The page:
What happens to Challenger now that Charger is a coupe and sedan?

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Now we know that the new Dodge Charger won’t just be a coupe or a sedan, but in fact both. But that leaves us with another question: Where does that leave the Challenger? After all, the lineup since 2008 has had the Challenger as the two-door muscle car, and the Charger as the four-door. That was one of the questions asked of Dodge CEO Tim Kuniskis during a media briefing we attended, and he didn’t have much to say.

Basically, all he would confirm was that Dodge and Stellantis still have the rights to the Challenger name, and that for the time being, the nameplate won’t be in use. He wouldn’t confirm in any particular way whether it would return in the future.

We’re a little surprised that Kuniskis wouldn’t confirm anything about Challenger. It and the Charger together have thoroughly shaped the image of the Dodge brand as we know it, with the brand’s ultimate halo car post-Viper bearing the Challenger name: the Demon and Demon 170. And for the past three years, it’s sold between 44,000 and 55,000 units as the consistent third best-seller for the brand. It outsold the Camaro the past two years, too. It’s hard to imagine the Dodge lineup without the Challenger.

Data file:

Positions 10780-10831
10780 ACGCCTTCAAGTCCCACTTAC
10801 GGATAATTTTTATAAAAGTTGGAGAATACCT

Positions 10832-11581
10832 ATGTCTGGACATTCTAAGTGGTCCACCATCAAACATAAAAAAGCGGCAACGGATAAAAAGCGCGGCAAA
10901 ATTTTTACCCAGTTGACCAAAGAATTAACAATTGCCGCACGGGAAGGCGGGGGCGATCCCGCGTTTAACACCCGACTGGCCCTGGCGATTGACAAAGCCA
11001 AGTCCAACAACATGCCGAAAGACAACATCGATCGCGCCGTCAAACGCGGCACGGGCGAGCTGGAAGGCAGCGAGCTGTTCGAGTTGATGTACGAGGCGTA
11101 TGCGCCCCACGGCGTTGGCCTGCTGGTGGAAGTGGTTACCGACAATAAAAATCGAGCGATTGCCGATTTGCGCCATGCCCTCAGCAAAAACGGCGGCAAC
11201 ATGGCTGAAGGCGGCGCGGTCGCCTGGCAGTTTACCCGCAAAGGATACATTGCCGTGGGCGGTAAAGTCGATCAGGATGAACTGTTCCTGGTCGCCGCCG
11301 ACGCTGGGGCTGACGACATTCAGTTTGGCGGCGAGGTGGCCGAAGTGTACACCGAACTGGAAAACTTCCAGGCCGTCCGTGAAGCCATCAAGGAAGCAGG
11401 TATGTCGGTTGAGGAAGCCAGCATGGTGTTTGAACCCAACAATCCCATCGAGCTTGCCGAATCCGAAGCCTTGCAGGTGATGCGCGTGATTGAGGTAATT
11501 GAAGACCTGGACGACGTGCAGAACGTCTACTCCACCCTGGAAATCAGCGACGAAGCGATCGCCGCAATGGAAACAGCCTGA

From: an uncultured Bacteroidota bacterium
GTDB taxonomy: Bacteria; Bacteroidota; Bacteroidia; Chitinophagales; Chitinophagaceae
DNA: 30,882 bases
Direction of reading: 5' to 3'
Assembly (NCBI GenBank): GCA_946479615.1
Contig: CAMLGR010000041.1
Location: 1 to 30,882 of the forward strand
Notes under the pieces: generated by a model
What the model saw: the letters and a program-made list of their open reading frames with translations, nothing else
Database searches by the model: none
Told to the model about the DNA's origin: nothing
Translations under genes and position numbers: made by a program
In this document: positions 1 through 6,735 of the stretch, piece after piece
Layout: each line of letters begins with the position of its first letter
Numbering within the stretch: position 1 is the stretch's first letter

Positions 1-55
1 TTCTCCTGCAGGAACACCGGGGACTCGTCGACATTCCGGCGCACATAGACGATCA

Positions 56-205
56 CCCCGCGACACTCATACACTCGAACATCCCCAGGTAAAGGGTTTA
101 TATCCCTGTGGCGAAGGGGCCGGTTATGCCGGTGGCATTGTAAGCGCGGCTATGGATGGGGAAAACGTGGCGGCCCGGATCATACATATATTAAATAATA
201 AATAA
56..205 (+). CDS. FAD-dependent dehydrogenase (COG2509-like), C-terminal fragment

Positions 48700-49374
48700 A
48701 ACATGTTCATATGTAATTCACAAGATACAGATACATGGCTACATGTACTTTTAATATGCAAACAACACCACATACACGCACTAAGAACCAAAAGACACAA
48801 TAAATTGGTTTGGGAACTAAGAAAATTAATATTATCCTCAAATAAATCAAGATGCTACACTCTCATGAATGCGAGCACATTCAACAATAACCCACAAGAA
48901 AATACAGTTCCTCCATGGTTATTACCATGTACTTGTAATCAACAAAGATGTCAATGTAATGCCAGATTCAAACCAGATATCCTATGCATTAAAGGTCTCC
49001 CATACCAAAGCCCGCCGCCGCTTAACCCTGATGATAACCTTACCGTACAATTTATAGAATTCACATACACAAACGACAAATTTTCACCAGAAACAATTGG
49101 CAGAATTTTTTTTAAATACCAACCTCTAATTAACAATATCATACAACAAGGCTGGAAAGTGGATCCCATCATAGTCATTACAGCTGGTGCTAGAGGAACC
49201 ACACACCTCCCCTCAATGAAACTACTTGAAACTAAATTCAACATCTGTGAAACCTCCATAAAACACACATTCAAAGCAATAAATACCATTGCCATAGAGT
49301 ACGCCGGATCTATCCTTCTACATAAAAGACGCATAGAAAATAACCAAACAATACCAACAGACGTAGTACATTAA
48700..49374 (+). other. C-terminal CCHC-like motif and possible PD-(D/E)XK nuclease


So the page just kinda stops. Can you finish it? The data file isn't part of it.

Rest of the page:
What presents a problem, though, is how it could fit in the lineup in the future. The Charger-Challenger dichotomy worked well, as it offered two distinct styles of a similar car: You had the more modern-styled sedan in the Charger, which also offered some extra practicality, and you had the more retro, purist Challenger that isn’t as practical. The Charger now has stronger retro cues, and it’s offered in two-door guise, leaving only a niche for a “modern” take on the platform. But that’s likely not enough to justify another vehicle of similar size and performance to the Charger.

Dodge could create something smaller, more lithe, more like a real sports car to call Challenger. And that would be a good contrast with how large Charger has become. But one of the things that’s helped both Charger and Challenger sell so well is the traditional muscle car look and feel. The Camaro has been much more of a sports car, and as we just covered, it has sold worse. Plus there are more sports car competitors to contend with. Then, a smaller car usually demands a smaller price, and it might not be as profitable to develop and sell. Another bonus to the old Challenger was that it was a cheap way to get another model and vibe from the same basic platform.

But maybe we’re selling the new STLA electric platforms a little short by assuming a smaller model could be less profitable. And perhaps there’s more of a demand for a sportier Dodge coupe. Only time will tell, and we hope we don’t have to wait too long for the answer.

Related video:

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